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Philosophical Quotes on Sex

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Sex and gender are among the most debated philosophical topics of the past few decades, and rightly so, as the conceptions of these two notions have changed – I would say matured – extensively. In this piece I shall collect some of the most remarkable statements about sex made by contemporary philosophers. I hope you enjoy them and, if you have any suggestion, please don’t hesitate to send it in.

Ayn Rand: "Love is blind, they say; sex is impervious to reason and mocks the power of all philosophers. But, in fact, a person's sexual choice is the result and sum of their fundamental convictions. Tell me what a person finds sexually attractive and I will tell you their entire philosophy of life. Show me the person they sleep with and I will tell you their valuation of themselves. No matter what corruption they're taught about the virtue of selflessness, sex is the most profoundly selfish of all acts, an act which they cannot perform for any motive but their own enjoyment - just try to think of performing it in a spirit of selfless charity! - an act which is not possible in self-abasement, only in self-exultation, only on the confidence of being desired and being worthy of desire. It is an act that forces them to stand naked in spirit, as well as in body, and accept their real ego as their standard of value. They will always be attracted to the person who reflects their deepest vision of themselves, the person whose surrender permits them to experience - or to fake - a sense of self-esteem. Love is our response to our highest values - and can be nothing else."

Judith Butler: "As a result, gender is not to culture as sex is to nature; gender is also the discursive/cultural means by which "sexed nature" or "a natural sex" is produced and established as "prediscursive," prior to culture, a politically neutral surface on which culture acts."

Simone de Beauvoir: "It is nonsense to assert that revelry, vice, ecstasy, passion, would become impossible if man and woman were equal in concrete matters; the contradictions that put the flesh in opposition to the spirit, the instant to time, the swoon of immanence to the challenge of transcendence, the absolute of pleasure to the nothingness of forgetting, will never be resolved; in sexuality will always be materialised the tension, the anguish, the joy, the frustration, and the triumph of existence. To emancipate woman is to refuse to confine her to the relations she bears to man, not to deny them to her; let her have her independent existence and she will continue none the less to exist for him also: mutually recognising each other as subject, each will yet remain for the other an other."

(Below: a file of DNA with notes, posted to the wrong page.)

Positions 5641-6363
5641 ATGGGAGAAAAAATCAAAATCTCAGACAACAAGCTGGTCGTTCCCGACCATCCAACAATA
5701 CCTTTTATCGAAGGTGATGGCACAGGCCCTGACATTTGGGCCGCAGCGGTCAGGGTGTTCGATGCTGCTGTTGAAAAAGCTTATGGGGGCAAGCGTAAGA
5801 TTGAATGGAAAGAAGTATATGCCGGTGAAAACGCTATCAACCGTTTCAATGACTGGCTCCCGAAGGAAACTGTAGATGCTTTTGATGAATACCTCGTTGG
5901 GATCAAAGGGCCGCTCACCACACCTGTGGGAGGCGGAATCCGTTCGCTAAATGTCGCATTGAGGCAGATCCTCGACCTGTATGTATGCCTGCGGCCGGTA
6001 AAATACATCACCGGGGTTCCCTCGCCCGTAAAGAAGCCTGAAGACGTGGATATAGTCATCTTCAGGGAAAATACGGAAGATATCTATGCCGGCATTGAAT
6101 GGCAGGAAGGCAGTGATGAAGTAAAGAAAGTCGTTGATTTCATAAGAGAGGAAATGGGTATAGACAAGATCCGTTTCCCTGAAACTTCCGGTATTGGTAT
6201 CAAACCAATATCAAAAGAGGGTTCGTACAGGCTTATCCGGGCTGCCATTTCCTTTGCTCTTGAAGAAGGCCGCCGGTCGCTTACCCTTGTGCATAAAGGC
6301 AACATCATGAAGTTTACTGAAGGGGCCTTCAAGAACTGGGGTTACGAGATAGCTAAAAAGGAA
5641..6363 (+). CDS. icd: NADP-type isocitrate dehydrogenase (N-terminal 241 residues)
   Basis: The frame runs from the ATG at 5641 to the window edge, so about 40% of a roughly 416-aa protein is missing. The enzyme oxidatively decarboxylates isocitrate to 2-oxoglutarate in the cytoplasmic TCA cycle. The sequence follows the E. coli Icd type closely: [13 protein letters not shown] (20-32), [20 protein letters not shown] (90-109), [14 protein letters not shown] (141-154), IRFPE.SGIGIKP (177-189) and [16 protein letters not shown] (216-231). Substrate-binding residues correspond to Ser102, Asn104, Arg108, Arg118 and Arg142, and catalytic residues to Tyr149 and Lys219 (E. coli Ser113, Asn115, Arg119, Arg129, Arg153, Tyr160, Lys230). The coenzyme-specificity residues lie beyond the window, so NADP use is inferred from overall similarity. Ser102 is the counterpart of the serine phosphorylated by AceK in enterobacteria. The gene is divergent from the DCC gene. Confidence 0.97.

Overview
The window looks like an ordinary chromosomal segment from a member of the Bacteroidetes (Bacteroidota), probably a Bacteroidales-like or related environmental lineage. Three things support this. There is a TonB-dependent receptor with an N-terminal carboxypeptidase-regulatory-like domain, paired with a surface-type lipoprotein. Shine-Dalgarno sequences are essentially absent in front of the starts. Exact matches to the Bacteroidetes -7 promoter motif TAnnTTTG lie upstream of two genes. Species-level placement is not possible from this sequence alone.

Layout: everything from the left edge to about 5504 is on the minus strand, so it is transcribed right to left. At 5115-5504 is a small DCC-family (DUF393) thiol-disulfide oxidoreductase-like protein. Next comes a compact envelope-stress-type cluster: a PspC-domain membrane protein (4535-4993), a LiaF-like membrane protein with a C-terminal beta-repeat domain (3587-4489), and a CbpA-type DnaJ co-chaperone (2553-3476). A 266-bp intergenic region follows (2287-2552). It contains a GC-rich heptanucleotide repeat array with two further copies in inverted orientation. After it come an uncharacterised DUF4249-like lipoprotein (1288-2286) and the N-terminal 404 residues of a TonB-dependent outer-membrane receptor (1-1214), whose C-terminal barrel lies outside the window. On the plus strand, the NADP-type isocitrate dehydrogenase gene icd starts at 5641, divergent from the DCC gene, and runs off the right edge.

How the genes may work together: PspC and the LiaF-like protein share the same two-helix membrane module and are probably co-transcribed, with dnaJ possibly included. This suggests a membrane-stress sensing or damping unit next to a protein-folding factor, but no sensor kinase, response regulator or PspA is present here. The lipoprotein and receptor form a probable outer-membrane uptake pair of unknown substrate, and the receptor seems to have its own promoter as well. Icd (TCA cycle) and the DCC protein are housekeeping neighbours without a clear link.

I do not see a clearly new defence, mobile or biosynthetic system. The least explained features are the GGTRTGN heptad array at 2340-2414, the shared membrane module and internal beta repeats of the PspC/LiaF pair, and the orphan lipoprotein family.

Anne Fausto-Sterling: "But what if things were altogether different? Imagine a world in which the same knowledge that has enabled medicine to intervene in the management of intersexual patients has been placed at the service of multiple sexualities. Imagine that the sexes have multiplied beyond currently imaginable limits. It would have to be a world of shared powers. Patient and physician, parent and child, male and female, heterosexual and homosexual-- all those oppositions and others would have to be dissolved as sources of division. A new ethic of medical treatment would arise, one that would permit ambiguity in a culture that had overcome sexual division. The central mission of medical treatment would be to preserve life. Thus hermaphrodites would be concerned primarily not about whether they can conform to society but about whether they might develop potentially life-threatening conditions-- hernias, gonadal tumors, salt imbalance caused by adrenal malfunction-- that sometimes accompany hermaphroditic development. In my ideal world medical intervention for intersexuals would take place only rarely before the age of reason; subsequent treatment would be a cooperative venture between physician, patient and other advisers trained in issues of gender multiplicity."

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